The FDI World Dental Federation: Positive Developments in Oral Health
The challenges of 2021 pushed FDI to innovate and strengthen its governance and mechanisms to ensure many new projects were launched, including its Vision 2030: Delivering Optimal Oral Health for All report, and granting the International Dental Journal as an open-access publication. World Oral Health Day unveiled the World Health Organisation’s landmark resolution draft for its global oral health strategy which includes a progress-tracking framework with measurable targets to be met by the next decade.
The FDI is a federation of national dental associations and organisations amounting to 1.7 million individuals as the representative body of the profession of dentistry worldwide. It comprises around 200 national member dental associations and specialist groups across 130 countries. Since the turn of the last century, the Fédération Dentaire Internationale has stimulated and facilitated the exchange of information across all borders in its focus of achieving optimal oral health for all people. It was in that first year, 1900, that it resolved that in every school, teeth should be inspected every six months.
Formed in Paris, the FDI is second only to the Red Cross in terms of the oldest international medical organisation in the world.
To this point this may all seem a big deal only if you’re a dentist. Like the Oscars; all great, good to know, and essentially nothing at all to do with me.
You do however, as an individual, benefit greatly from the FDI in ways now so fundamental they remain largely unnoticed.
Without the influence and scope of the FDI, there would still be three dental notations (tooth numbering systems) as a dental ‘language’; the first of which was developed in 1861. Known as the Zsigmondy-Palmer system, or the Palmer notation, the next universal coding practice was proposed by German dentist Julius Parreidt in 1882. Though there are differences, both are a schematic division of the mouth into quadrants, with a number identifying the position from the midline, another for adult teeth (1-8) and letters A to E to determine milk teeth.
The UK adopted the Palmer notation, the ADA took up the Universal Numbering System in 1968, and neither system complied with the requirements set by the Fédération Dentaire Internationale. The organisation was prompted to introduce its own two-digit system in 1970 that not only provided clear definition between the each side of the mouth and upper and lower dental arches, but was also easy to code.
The year 2000 revealed the real problem with the Palmer notation is that it was extremely difficult to convert to HTML, necessary of course in terms of software, the internet and therefore life as we know it, really.
The Fédération Dentaire Internationale standardised the map of your mouth. For more than a century it has continued its work in prioritising, educating and disseminating policies and resources that nurture and enable optimal oral health on a world scale. In 2021, FDI Member States established an inter-governmental negotiating body to develop a legislated WHO treaty for 2024 as an instrument for pandemic preparedness and response. FDI members and partners are key in delivering annual World Oral Health Day campaigns, the results of which are recognised through its WOHD Awards. It’s heartening to see 2022’s “Most Educational Activity” and “Best Media Campaign” won by North Macedonia and Costa Rican clinics respectively. The Sudanese Association of Dental Students should certainly be proud of its “Best Social Media Campaign” status.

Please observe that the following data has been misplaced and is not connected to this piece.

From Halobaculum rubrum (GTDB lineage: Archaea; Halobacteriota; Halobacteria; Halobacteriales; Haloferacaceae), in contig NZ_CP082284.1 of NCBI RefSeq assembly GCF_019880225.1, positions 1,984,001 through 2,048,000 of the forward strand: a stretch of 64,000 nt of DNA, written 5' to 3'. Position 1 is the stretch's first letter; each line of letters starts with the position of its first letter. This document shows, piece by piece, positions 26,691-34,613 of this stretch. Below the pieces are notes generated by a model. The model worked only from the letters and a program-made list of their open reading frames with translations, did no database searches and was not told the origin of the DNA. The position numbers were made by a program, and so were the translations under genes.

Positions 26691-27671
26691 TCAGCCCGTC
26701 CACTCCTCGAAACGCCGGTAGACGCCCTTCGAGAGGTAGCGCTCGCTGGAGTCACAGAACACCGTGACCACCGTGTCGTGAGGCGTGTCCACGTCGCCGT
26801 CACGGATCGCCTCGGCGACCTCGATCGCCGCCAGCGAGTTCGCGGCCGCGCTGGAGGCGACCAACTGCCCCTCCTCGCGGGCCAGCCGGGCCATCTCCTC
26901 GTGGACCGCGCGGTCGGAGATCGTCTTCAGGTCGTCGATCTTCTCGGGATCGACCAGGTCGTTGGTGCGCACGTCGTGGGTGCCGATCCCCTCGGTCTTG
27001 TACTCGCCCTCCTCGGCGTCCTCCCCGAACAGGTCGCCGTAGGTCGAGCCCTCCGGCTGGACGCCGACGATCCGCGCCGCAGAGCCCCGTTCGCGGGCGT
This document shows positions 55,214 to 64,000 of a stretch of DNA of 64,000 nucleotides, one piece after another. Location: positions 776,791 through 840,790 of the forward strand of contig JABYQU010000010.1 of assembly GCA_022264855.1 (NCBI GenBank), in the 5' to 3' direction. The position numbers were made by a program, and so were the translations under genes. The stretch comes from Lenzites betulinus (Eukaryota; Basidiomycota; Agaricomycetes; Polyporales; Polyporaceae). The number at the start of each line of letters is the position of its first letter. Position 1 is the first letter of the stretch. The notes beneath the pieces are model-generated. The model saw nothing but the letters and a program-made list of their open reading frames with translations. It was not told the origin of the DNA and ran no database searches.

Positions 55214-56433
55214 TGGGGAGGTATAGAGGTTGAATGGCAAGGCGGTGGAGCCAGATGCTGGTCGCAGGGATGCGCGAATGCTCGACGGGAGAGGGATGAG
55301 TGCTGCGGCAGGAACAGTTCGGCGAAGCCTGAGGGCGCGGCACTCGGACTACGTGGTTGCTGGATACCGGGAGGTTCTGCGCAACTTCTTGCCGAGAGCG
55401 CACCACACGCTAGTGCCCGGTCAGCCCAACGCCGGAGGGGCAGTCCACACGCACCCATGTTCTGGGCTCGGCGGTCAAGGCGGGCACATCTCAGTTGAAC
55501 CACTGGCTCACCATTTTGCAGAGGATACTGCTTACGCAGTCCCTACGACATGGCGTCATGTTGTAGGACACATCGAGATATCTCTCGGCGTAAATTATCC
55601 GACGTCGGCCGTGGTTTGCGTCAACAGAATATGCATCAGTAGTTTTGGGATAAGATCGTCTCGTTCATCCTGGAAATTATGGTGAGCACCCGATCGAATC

The Fédération Dentaire Internationale, or FDI World Dental Federation, defines oral health as multi-faceted. It includes the ability to speak, smile, smell, taste, touch, chew, swallow; and extends to the capacity to confidently convey a range of emotions through facial expressions without pain, discomfort and disease of the craniofacial complex.
That’s pretty complex. And very true. We forget how impossible a smile is for some – anywhere on the planet. We know the heart of that; we even know the science. When facial muscles contract, chemical signals stimulate the reward system in the brain and increase endorphin levels. The simple act of smiling even without any emotional input, triggers the same physiological and psychological response – which is why ‘fake it before you make it’ actually works. Even if achieved via dental implants, veneers, and other assorted cosmetic extras.
Not being able to experience that physical and automatic response of smiling to achieve some lightness of being, is a life more defined as an existence. In its resolution 66/281 of 12 July 2012, the General Assembly of the United Nations proclaimed 20 March the International Day of Happiness in recognition of the significance of happiness and wellbeing as universal goals of humans.
I’m not sure how well we’ve done with that over the last decade…
The FDI World Dental Federation has had official alliance with the World Health Organisation since the 1960s, which has remained crucial in the advocacy of global wellbeing.
With thanks to the Fédération Dentaire Internationale, since 2004 oral health has been recognised as a fundamental human right. 2019 brought the first-ever commitment from world leaders to strengthen oral health via the United Nations Political Declaration on Universal Health Coverage in its pursuit of making oral health universally accessible and affordable.
That would be something to smile about.
Note: All content and media on the Sunbury Dental House website and social media channels are created and published online for informational purposes only. It is not intended to be a substitute for professional medical advice and should not be relied on as health or personal advice.
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